Daniel Yu | January 31, 2018
Like most years, 2017 had its familiar themes and its surprises. On the familiar side, we continued to see the price of oil be relatively stable as incremental increases in demand were easily met with production increases. Economic growth both in the US and overseas continued to improve. The Federal Reserve began its balance sheet reduction program, which was highly anticipated. On the surprise side ... Read more. Read More
David Cechanowicz | January 3, 2018
One of the cornerstone principals of financial planning is the need to adequately evaluate risks to achieving long-term goals and objectives. Often times that process is referred to as risk management. At its core, the management of “life” risks is often divided into the following: dying too soon, becoming disabled, living too long, or not having enough assets. The foundational product that has been developed to meet the risk of dying too soon is life insurance. Read more. Read More
Laura Hall | November 1, 2017
As 2017 draws to a close and we look forward to 2018, conventional wisdom suggests that New Year’s resolutions, although made with the best of intentions, will be abandoned as 2018 progresses. But perhaps you’ll find some of these investment thoughts worth the follow-through. We can help by keeping your focus on those things you can control, rather than fixating on those you cannot. Here are 10 investment basics you can count on: Read more. Read More
David Cechanowicz | October 13, 2017
If you only look at the headlines these days, you might be compelled to think that the best of all plans, financial and otherwise, is to dig a really big hole and hide.
Unfortunately, good planning requires that we look to the facts and avoid the noise. It’s a truism that “bad news sells newspapers.” However, in spite of the headlines, it is important for us to be making our financial and retirement decisions with data based on facts, and not the headline of the day. Take Social Security for example. Read more. Read More
Daniel Yu | October 10, 2017
A recent headline read that the Dow Jones Industrial average posted its first eight quarter win in 20 years. It is rare to go two years straight without a negative quarter, and the question on many minds has been, “When will the equity markets experience a correction?” A correction is often defined as decline of 10 to 20%. Trying to predict the next decline is notoriously hard (some might say a fool’s errand), and back in April we discussed four economic areas that affect the velocity of money. Read more. Read More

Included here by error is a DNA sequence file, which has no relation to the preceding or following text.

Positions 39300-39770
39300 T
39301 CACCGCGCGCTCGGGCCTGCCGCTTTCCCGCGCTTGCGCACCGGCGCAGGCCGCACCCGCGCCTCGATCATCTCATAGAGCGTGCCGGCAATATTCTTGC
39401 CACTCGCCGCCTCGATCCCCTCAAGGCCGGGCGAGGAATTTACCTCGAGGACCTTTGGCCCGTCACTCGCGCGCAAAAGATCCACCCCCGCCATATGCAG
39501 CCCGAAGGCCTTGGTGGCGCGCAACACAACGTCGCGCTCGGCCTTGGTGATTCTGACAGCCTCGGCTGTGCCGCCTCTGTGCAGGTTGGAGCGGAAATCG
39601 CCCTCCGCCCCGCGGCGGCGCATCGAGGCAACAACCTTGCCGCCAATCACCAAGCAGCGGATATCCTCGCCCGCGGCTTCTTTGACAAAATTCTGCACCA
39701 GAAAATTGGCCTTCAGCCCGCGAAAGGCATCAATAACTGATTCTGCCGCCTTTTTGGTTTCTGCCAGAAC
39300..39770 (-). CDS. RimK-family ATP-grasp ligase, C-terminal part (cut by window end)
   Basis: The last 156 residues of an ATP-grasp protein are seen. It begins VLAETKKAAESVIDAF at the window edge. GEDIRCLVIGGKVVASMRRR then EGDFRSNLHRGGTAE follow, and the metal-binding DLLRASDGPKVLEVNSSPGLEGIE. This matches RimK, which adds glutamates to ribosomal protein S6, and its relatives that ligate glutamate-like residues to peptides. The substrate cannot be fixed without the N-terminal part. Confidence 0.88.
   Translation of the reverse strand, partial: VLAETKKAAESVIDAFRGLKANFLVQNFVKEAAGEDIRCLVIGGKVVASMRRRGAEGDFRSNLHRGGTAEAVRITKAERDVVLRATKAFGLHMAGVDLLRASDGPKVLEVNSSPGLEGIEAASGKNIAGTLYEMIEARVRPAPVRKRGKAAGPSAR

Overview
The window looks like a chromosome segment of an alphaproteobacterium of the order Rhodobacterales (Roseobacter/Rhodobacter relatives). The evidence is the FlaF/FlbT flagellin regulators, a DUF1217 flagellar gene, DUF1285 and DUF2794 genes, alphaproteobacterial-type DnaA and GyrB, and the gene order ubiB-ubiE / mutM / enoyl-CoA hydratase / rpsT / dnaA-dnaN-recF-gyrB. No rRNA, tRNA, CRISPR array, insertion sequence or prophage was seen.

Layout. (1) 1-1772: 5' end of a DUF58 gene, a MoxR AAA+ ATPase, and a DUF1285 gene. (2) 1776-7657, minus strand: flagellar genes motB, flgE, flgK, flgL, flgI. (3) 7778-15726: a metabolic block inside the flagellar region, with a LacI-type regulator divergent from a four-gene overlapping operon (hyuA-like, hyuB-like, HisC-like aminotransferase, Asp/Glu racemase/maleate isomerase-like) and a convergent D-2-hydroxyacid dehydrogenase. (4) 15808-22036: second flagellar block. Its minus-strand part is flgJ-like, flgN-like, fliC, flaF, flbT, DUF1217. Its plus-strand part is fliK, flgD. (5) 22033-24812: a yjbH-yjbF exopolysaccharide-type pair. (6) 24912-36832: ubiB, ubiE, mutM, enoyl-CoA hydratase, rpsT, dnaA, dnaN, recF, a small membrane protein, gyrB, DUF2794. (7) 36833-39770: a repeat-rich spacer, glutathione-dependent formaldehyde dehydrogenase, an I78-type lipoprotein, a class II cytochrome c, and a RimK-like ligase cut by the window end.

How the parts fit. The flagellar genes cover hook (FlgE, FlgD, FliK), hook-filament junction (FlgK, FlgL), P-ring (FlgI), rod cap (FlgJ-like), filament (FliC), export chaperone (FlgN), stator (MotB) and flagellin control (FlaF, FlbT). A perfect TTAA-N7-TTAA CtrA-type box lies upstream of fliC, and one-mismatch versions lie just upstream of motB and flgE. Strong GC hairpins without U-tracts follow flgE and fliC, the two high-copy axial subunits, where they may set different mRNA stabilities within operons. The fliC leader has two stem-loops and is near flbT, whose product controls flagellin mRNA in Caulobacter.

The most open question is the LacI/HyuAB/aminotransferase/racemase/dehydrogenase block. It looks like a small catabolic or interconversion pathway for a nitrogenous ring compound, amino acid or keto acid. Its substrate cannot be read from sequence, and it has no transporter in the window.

Laura Hall | September 19, 2017
In response to the data breach Equifax, one of the three major consumer credit reporting agencies, recently announced, REDW Stanley is sharing some helpful tips. Although your data might not be at risk, here are some actions you can take to be proactive regarding your financial data. Read more. Read More
Laura Hall | August 16, 2017
Many investors, including some of REDW Stanley’s clients, are a bit uncomfortable with the present state of the stock market. They feel that valuations are too high, that the extended life of the recovery is undeserved, and that, any day now, the other shoe is going to drop (meaning the market will experience a correction – which, incidentally, is a normal part of an economic cycle). What can we, as your financial partner, do to help improve your comfort level? Read more. Read More
Daniel Yu | August 9, 2017
Perhaps one of the most common comparisons is the one comparing investing to gambling. The similarities are undeniable. You can lose all your money or end up with a great deal of money. Even the indicators of success and language are similar. We talk about being up or being down, being in the red or being in the black, the big loss or the big win. Both utilize statistics and we talk about the odds of certain outcomes. However, there are major, fundamental differences that we will explore. Read more. Read More
David Cechanowicz | June 26, 2017
Recently, I read an article on retirement income planning that focused on the “best” combination of investments for a couple approaching retirement. The authors proposed that three hypothetical investors set out on their retirement journey with a healthy pot of money in the cookie jar and $24,000 of annual Social Security benefits as foundational income. The analysis then proceeded to look at three different ways to invest the nest egg to allow for the most flexibility in retirement.
I am quite sure that some investors are drawn to the mechanics of portfolio management and asset allocation while others are quite content to hire professionals to manage their accounts. But let’s compare this approach to retirement income planning with three different families that are about to go on an extended vacation, car and trailer included. Read more. Read More
Laura Hall | April 25, 2017
One of the first actions taken by the new Administration was to rescind the new fiduciary rule for retirement accounts that was to be phased in beginning April 10, 2017, with final implementation by January 1, 2018. The rule was designed to ensure that recommendations by financial advisors were made in the best interests of their clients without any conflicts of interest.
That new fiduciary rule was years in development. The Department of Labor proposed the rule on April 20, 2015, announced the final rule on April 6, 2016, and formally published the rule on April 8, 2016. You may be wondering if rescinding the rule will impact your retirement accounts with REDW Stanley. Read more. Read More